• twogener
Open Access

Contrasting Quantitative Traits and Neutral Genetic Markers for Genetic Resource Assessment of Mesoamerican Cedrela Odorata

Published Online: 19 Oct 2017
Page range: 281 - 292

Abstract

Abstract

We compared within-population variability and degree of population differentiation for neutral genetic markers (RAPDS) and eight quantitative traits in Central American populations of the endangered tree, Cedrela odorata. Whilst population genetic diversity for neutral markers (Shannon index) and quantitative traits (heritability, coefficient of additive genetic variation) were uncorrelated, both marker types revealed strong differentiation between populations from the Atlantic coast of Costa Rica and the rest of the species’ distribution. The degree of interpopulation differentiation was higher for RAPD markers (FST = 0.67 for the sampled Mesoamerican range) than for quantitative traits (QST = 0.30). Hence, the divergence in quantitative traits was lower than could have been achieved by genetic drift alone, suggesting that balancing selection for similar phenotypes in different populations of this species. Nevertheless, a comparison of pair-wise estimates of population differentiation in neutral genetic markers and quantitative traits revealed a strong positive correlation (r = 0.66) suggesting that, for C. odorata, neutral marker divergence could be used as a surrogate for adaptive gene divergence for conservation planning. The utility of this finding and suggested further work are discussed.

  • Key words: Cedrela odorata
  • FST
  • genetic differentiation
  • geographic variation
  • heritability
  • natural selection
  • quantitative traits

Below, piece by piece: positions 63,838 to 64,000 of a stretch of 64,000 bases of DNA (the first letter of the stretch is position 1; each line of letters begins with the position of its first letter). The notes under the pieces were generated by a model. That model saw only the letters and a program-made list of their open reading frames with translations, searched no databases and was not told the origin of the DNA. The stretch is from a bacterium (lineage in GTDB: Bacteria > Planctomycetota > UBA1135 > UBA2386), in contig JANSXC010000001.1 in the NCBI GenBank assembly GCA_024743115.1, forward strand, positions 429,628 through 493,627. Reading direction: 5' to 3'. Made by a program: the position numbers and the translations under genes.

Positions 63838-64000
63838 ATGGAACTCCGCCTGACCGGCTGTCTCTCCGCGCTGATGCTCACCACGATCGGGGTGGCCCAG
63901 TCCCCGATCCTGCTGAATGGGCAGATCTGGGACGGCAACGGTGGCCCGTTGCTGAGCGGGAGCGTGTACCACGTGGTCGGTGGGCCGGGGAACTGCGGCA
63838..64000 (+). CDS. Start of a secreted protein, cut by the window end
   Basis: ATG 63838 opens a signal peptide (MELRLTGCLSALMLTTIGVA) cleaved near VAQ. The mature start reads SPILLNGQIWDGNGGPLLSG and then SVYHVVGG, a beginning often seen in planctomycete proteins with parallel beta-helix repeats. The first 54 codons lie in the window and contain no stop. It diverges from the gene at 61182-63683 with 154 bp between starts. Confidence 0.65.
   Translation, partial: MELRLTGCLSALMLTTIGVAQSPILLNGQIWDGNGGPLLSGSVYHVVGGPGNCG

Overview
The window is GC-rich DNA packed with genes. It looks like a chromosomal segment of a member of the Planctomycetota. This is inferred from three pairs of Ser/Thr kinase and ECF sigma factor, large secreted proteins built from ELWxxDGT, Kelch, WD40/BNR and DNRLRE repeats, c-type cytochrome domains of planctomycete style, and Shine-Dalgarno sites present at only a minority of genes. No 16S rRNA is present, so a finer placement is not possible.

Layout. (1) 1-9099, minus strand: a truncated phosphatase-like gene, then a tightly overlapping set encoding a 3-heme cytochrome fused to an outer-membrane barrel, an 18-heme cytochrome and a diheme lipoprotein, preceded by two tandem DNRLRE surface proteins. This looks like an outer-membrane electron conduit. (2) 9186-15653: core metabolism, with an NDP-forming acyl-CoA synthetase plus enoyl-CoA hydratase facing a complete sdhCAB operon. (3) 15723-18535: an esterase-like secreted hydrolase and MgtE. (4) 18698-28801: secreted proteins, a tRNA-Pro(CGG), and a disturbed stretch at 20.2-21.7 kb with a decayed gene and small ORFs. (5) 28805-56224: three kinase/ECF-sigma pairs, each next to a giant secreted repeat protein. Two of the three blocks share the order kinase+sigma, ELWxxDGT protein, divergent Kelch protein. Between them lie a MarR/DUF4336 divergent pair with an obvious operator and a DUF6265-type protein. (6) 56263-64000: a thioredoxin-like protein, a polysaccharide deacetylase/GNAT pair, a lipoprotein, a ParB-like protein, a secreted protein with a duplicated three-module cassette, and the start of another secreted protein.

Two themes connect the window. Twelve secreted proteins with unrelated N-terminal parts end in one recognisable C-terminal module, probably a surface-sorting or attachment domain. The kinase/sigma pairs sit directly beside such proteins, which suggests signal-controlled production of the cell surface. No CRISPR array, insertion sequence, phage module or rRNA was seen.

• RAPD
  • QST
Open Access

Chloroplast and Total Genomic Diversity in the Endemic Costa Rican Tree Lonchocarpus costaricensis (J. D. Smith) Pittier (Papilionaceae)

Published Online: 19 Oct 2017
Page range: 293 - 300

Abstract

Abstract

In Mesoamerica, tropical dry forest is a highly threatened habitat, and species endemic to this environment are under extreme pressure. The tree species, Lonchocarpus costaricensis is endemic to the dry northwest of Costa Rica and southwest Nicaragua. It is a locally important species but, as land has been cleared for agriculture, populations have experienced considerable reduction and fragmentation. To assess current levels and distribution of genetic diversity in the species, a combination of chloroplast-specific (cpDNA) and whole genome DNA markers (amplified fragment length polymorphism, AFLP) were used to fingerprint 121 individual trees in 6 populations. Two cpDNA haplotypes were identified, distributed among populations such that populations at the extremes of the distribution showed lowest diversity. A large number (487) of AFLP markers were obtained and indicated that diversity levels were highest in the two coastal populations (Cobano, Matapalo, H = 0.23, 0.28 respectively). Population differentiation was low overall, FST = 0.12, although Matapalo was strongly differentiated from all other populations (FST = 0.16-0.22), apart from Cobano (FST = 0.11). Spatial genetic structure was present in both datasets at different scales: cpDNA was structured at a range-wide distribution scale, whilst AFLP data revealed genetic neighbourhoods on a population scale. In general, the habitat degradation of recent times appears not to have yet impacted diversity levels in mature populations. However, although no data on seed or saplings were collected, it seems likely that reproductive mechanisms in the species will have been affected by land clearance. It is recommended that efforts should be made to conserve the extant genetic resource base and further research undertaken to investigate diversity levels in the progeny generation.

Keywords

  • AFLPs
  • chloroplast DNA
  • genetic differentiation
  • genetic diversity
  • Lonchocarpus costaricensis
  • spatial genetic structuring